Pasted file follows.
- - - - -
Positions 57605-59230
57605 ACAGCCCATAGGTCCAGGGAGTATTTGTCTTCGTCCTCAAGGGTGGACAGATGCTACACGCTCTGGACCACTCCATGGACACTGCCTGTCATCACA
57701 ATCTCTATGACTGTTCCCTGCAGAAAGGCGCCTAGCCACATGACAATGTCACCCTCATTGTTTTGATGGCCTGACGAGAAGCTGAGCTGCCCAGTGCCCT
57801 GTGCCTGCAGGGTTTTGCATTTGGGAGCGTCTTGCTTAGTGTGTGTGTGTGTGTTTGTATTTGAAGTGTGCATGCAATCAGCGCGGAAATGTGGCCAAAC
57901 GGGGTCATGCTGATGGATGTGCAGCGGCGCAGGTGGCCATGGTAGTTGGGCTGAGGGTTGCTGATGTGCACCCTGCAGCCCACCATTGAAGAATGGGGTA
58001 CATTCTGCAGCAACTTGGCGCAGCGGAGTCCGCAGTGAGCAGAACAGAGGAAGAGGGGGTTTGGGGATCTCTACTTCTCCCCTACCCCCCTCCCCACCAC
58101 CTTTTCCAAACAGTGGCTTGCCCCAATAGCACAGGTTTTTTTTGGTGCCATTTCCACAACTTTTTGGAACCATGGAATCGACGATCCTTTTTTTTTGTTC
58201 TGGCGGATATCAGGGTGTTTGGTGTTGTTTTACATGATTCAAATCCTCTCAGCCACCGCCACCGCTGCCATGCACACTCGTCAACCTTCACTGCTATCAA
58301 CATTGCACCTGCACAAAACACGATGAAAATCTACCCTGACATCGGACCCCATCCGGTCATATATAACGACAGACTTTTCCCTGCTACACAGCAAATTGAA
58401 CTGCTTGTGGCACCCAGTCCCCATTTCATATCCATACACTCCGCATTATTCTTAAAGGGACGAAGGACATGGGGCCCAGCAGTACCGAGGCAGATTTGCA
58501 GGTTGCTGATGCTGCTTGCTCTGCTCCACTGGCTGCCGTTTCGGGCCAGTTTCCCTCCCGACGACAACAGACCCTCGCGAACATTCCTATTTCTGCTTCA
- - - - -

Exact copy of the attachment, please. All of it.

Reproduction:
Positions 57605-59230
57605 ACAGCCCATAGGTCCAGGGAGTATTTGTCTTCGTCCTCAAGGGTGGACAGATGCTACACGCTCTGGACCACTCCATGGACACTGCCTGTCATCACA
57701 ATCTCTATGACTGTTCCCTGCAGAAAGGCGCCTAGCCACATGACAATGTCACCCTCATTGTTTTGATGGCCTGACGAGAAGCTGAGCTGCCCAGTGCCCT
57801 GTGCCTGCAGGGTTTTGCATTTGGGAGCGTCTTGCTTAGTGTGTGTGTGTGTGTTTGTATTTGAAGTGTGCATGCAATCAGCGCGGAAATGTGGCCAAAC
57901 GGGGTCATGCTGATGGATGTGCAGCGGCGCAGGTGGCCATGGTAGTTGGGCTGAGGGTTGCTGATGTGCACCCTGCAGCCCACCATTGAAGAATGGGGTA
58001 CATTCTGCAGCAACTTGGCGCAGCGGAGTCCGCAGTGAGCAGAACAGAGGAAGAGGGGGTTTGGGGATCTCTACTTCTCCCCTACCCCCCTCCCCACCAC
58101 CTTTTCCAAACAGTGGCTTGCCCCAATAGCACAGGTTTTTTTTGGTGCCATTTCCACAACTTTTTGGAACCATGGAATCGACGATCCTTTTTTTTTGTTC
58201 TGGCGGATATCAGGGTGTTTGGTGTTGTTTTACATGATTCAAATCCTCTCAGCCACCGCCACCGCTGCCATGCACACTCGTCAACCTTCACTGCTATCAA
58301 CATTGCACCTGCACAAAACACGATGAAAATCTACCCTGACATCGGACCCCATCCGGTCATATATAACGACAGACTTTTCCCTGCTACACAGCAAATTGAA
58401 CTGCTTGTGGCACCCAGTCCCCATTTCATATCCATACACTCCGCATTATTCTTAAAGGGACGAAGGACATGGGGCCCAGCAGTACCGAGGCAGATTTGCA
58501 GGTTGCTGATGCTGCTTGCTCTGCTCCACTGGCTGCCGTTTCGGGCCAGTTTCCCTCCCGACGACAACAGACCCTCGCGAACATTCCTATTTCTGCTTCA